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School 9/11 remembrances a stressful time for Muslim students


Like perhaps most schools in America, Pleasant Grove High School provides lessons about the Sept. 11, 2001 tragedy to help students learn about their history. But not every student sees the event in the same light, and some Muslim students feel excluded. 

 “I really don’t like the way teachers bring up 9/11,” said Pervdeen Azimi, a junior at PGHS who is Muslim. “They bring up the Twin Towers being attacked and the (more than) 3,000 Americans losing their lives, but they don’t bring up the fact that America used this as a way to attack the Middle East. They don’t bring up the millions of innocent Muslims that lost their homes and loved ones due to American soldiers attacking them.” 

Azimi said Muslim people still are being killed for crimes that they did not commit.

“They don’t bring up the fact that many, many Muslims, or people in Muslim Middle East countries, still continue to die for something they had absolutely nothing to do with,” she said.

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Azimi said she always has felt different no matter how much the school promotes diversity.. 

“Growing up I have been seeing myself different from others and I still continue to see myself different, cuz I am different,” she said. “I never feel like I am one with the community. And honestly I don’t know if  being recognized as a separate group either makes things worse or better. It just really depends on how the environment is.”

Azimi says that PGHS should teach students about 9/11, but should provide students the full story about the event.

“Yes, informing students about 9/11 is the right thing, (but) only if they tell them the actual truth, and how 9/11 affected people outside of America that had nothing to do with it,” she said. 

Kriti Godavarthi, a junior at PGHS and a senior officer of the Student Equity Council, said PGHS does not really do much to commemorate 9/11.

“I don’t think we do anything to remember 9/11, and it is mostly history just being taught to students,” he said.

When asked if teachers should elaborate more on 9/11, Gondavarthi said, “Yeah, especially since the war ended and the troops came back home. We should look at that and not just our country but also other countries.”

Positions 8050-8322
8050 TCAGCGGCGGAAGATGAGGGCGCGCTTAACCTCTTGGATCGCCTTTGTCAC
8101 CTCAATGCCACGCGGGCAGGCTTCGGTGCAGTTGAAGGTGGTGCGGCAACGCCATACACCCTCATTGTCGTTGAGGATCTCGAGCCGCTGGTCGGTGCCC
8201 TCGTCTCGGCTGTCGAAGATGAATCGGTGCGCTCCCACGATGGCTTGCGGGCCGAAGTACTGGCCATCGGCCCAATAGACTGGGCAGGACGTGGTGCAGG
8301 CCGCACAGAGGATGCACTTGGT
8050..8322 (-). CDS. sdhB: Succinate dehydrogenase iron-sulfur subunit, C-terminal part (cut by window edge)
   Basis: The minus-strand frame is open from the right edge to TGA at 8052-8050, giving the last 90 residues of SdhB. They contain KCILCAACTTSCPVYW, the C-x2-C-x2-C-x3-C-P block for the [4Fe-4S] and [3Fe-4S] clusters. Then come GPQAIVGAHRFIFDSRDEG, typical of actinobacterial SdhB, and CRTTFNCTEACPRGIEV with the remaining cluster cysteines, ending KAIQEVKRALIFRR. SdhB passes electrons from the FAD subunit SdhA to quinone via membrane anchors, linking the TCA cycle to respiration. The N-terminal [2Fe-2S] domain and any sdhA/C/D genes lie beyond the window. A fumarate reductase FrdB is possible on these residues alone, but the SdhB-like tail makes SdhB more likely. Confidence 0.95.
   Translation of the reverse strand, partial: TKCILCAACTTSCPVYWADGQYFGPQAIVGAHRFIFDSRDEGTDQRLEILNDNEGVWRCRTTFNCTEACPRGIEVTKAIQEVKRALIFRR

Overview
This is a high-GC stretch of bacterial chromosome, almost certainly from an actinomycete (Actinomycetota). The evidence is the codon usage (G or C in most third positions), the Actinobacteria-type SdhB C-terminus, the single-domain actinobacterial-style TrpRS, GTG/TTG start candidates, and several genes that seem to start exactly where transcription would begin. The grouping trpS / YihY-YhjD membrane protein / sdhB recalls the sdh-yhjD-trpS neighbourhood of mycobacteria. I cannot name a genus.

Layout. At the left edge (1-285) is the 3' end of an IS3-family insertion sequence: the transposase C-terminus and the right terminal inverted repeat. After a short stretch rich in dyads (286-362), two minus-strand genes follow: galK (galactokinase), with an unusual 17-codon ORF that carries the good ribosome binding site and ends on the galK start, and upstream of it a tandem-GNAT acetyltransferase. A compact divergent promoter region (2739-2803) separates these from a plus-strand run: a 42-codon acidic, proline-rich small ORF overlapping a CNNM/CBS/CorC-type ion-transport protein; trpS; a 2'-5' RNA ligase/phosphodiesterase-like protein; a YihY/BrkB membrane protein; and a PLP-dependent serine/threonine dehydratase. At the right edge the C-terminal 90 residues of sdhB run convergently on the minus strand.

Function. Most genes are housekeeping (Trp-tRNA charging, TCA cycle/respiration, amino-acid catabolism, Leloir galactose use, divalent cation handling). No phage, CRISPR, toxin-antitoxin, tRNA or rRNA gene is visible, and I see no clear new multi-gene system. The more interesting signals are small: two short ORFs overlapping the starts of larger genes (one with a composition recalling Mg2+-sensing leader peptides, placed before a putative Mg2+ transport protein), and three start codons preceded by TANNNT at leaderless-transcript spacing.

Godavarthi said many Muslim students may feel hesitant to return to school after the 9/11 lesson.

“I . . . can understand if they have trepidation before coming to school, especially since Muslim hate crimes were high in the past,” he said. “We should be a welcoming campus to everyone.”

Nolan Dunkly, a world geography and US history teacher said it is important to teach students about 9/11 so they know what happened.

“The more that I teach 9/11, the more that I realize how important it is to help students learn just what took place that day” he said. “Students did not live through that traumatic day and, therefore, might not know everything that happened. My goal as a teacher would be to inform them and to keep the memory alive . . . I am a little more passionate about that day since I had personal connections to people highly impacted.”

Lastly, Dunkly said that learning about these events helps students learn about the human side of history.

“Learning about events like 9/11 and Pearl Harbor helps students make some connections to the personal sides of events of history, the fact that history isn’t just some random thing that happened a long time ago,” he said.

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Parneet Kaur
Parneet Kaur, Reporter
I am a student at Pleasant Grove High School in Elk Grove.
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